Hawks general manager Todd Rahr, who is working tirelessly on the concept as Memorial Stadium hits its 21st birthday, says yes, they will come. But it’s going to be a long process to get it built. Rahr has been blogging on a possible new facility, and his latest entry talks about the right size for a new ballpark in the Treasure Valley. He looks at comparably-sized markets with new facilities built this century, most of them fielding long-season Class A teams (the Hawks are short-season A). Rahr found that attendance increased an average of 95 percent in the new digs, and maintained after three-year honeymoon periods. With the Hawks having averaged 2,769 fans over the past three seasons, Rahr projects crowds of 5,390 per game in a new stadium. So 5,500 would be a nice capacity.
Rahr keeps his eye on Triple-A. If Boise were to raise its baseball bar, that’s where it would have to go, as there are no Double-A leagues in the West. The place to monitor is Reno, where the Aces are in their second season in the Pacific Coast League, playing at a new 9,000-seat downtown ballpark. Reno is averaging 6,095 fans a game, sixth in the 16-team PCL. That’s down only slightly from the Aces’ maiden season in 2009, when 6,481 a game showed up. And this year’s number could top last year’s once the good weather kicks in (it hasn’t been any better down there than it’s been here this spring). Keep in mind that’s over the course of 72 home games, as opposed to the 38 the Hawks play in the Northwest League. Could Boise, in a similar-sized market, duplicate that? Discuss amongst yourselves.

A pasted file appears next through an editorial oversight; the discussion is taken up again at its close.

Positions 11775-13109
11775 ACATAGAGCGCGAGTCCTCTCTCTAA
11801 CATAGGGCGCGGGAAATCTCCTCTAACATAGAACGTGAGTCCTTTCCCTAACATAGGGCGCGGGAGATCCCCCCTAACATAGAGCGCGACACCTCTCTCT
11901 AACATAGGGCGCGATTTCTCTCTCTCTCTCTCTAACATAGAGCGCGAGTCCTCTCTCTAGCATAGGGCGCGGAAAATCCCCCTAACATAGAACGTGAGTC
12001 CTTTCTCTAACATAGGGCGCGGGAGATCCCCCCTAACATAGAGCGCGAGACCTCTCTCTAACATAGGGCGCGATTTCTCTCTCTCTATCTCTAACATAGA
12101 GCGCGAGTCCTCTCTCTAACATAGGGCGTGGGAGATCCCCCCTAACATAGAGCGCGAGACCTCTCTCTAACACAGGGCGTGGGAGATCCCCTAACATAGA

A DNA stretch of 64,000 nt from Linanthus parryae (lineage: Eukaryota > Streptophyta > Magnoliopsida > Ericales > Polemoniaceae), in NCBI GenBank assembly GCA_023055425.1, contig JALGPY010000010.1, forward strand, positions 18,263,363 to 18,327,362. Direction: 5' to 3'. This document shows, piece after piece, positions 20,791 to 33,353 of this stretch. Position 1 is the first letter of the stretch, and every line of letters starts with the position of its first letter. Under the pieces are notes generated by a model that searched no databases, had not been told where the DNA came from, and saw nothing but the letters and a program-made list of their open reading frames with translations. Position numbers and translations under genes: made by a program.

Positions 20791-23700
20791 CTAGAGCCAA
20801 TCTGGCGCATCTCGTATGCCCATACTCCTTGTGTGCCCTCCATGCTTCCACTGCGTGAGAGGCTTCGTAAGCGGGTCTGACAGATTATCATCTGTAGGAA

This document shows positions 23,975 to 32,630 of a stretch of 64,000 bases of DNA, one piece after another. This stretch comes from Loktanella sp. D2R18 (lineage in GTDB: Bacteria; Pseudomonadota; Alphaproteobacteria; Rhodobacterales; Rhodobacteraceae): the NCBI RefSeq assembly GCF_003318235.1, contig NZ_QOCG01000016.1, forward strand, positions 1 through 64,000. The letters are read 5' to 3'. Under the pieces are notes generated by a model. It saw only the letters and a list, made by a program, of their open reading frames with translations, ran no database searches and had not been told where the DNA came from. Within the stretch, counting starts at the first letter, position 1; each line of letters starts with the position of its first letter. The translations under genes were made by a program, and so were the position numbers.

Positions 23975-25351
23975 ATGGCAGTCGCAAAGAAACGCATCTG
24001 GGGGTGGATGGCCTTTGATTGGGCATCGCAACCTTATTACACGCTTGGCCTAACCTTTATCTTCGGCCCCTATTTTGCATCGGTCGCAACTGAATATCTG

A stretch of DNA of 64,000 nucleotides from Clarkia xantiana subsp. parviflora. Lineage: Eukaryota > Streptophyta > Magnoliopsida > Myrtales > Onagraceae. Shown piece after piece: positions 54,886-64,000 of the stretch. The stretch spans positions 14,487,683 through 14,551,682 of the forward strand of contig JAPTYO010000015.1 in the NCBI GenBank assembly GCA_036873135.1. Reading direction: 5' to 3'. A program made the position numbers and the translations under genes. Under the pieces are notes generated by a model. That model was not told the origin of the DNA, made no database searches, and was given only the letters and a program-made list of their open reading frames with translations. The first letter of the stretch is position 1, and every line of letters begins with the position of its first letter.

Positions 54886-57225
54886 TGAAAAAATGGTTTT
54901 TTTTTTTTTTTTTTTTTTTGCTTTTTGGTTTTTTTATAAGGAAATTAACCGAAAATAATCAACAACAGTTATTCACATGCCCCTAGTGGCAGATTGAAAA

Ken Griffey Jr.’s sudden retirement yesterday brings to mind one of the biggest things that happened during the Hawks’ first season in 1987. As the first overall pick of the major league draft that year, Griffey was the most celebrated newcomer in baseball. And, amazingly, Seattle assigned Junior to short season Class A in the Northwest League, and he came through Boise with the Bellingham Mariners. The moment was not lost on new Hawks fans, who turned out to Borah High’s Wigle Field in greater numbers than usual to see the new phenom. I recall a smiling, 17-year-old Griffey being interviewed that night by a much younger Mark Johnson. Junior hit .313 in 1987 with 14 home runs, a lot for the NWL.
This Day In Sports…June 3, 1932:
It’s one of baseball’s more remarkable and lesser-known feats. The New York Yankees’ Tony Lazzeri becomes the only major leaguer ever to hit for a “natural grand cycle,” as—in order—he had a single, double, triple, and home run, with the homer being a grand slam. It came in a 20-13 slugfest win over the Philadelphia A’s, but it was overshadowed by Lou Gehrig becoming the first player of the 20th century to hit four homers in a single game.
(Tom Scott hosts the Scott Slant segment Sunday nights at 10:30PM on KTVB’s Sunday Sports Extra and anchors five sports segments each weekday on 1350 KTIK/The Ticket. He’s also handled color commentary on KTVB’s telecasts of Boise State football the last five seasons.)